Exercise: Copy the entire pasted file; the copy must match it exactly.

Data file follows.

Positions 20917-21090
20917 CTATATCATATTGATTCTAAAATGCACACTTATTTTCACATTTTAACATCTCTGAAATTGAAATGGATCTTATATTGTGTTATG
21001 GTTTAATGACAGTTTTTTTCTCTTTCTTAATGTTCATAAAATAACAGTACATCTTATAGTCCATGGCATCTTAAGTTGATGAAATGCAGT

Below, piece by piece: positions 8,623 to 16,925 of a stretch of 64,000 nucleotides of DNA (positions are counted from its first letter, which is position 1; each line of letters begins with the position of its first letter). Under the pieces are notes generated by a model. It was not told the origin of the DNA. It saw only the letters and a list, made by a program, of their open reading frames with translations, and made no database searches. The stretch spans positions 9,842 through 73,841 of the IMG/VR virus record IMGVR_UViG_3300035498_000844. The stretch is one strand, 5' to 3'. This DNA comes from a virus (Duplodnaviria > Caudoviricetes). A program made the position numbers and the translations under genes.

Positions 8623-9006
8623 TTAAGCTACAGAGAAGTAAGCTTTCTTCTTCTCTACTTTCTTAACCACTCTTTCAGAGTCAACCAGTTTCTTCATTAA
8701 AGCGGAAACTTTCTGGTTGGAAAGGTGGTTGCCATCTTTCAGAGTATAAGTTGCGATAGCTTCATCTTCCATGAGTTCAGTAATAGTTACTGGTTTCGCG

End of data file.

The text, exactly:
Positions 20917-21090
20917 CTATATCATATTGATTCTAAAATGCACACTTATTTTCACATTTTAACATCTCTGAAATTGAAATGGATCTTATATTGTGTTATG
21001 GTTTAATGACAGTTTTTTTCTCTTTCTTAATGTTCATAAAATAACAGTACATCTTATAGTCCATGGCATCTTAAGTTGATGAAATGCAGT

Below, piece by piece: positions 8,623 to 16,925 of a stretch of 64,000 nucleotides of DNA (positions are counted from its first letter, which is position 1; each line of letters begins with the position of its first letter). Under the pieces are notes generated by a model. It was not told the origin of the DNA. It saw only the letters and a list, made by a program, of their open reading frames with translations, and made no database searches. The stretch spans positions 9,842 through 73,841 of the IMG/VR virus record IMGVR_UViG_3300035498_000844. The stretch is one strand, 5' to 3'. This DNA comes from a virus (Duplodnaviria > Caudoviricetes). A program made the position numbers and the translations under genes.

Positions 8623-9006
8623 TTAAGCTACAGAGAAGTAAGCTTTCTTCTTCTCTACTTTCTTAACCACTCTTTCAGAGTCAACCAGTTTCTTCATTAA
8701 AGCGGAAACTTTCTGGTTGGAAAGGTGGTTGCCATCTTTCAGAGTATAAGTTGCGATAGCTTCATCTTCCATGAGTTCAGTAATAGTTACTGGTTTCGCG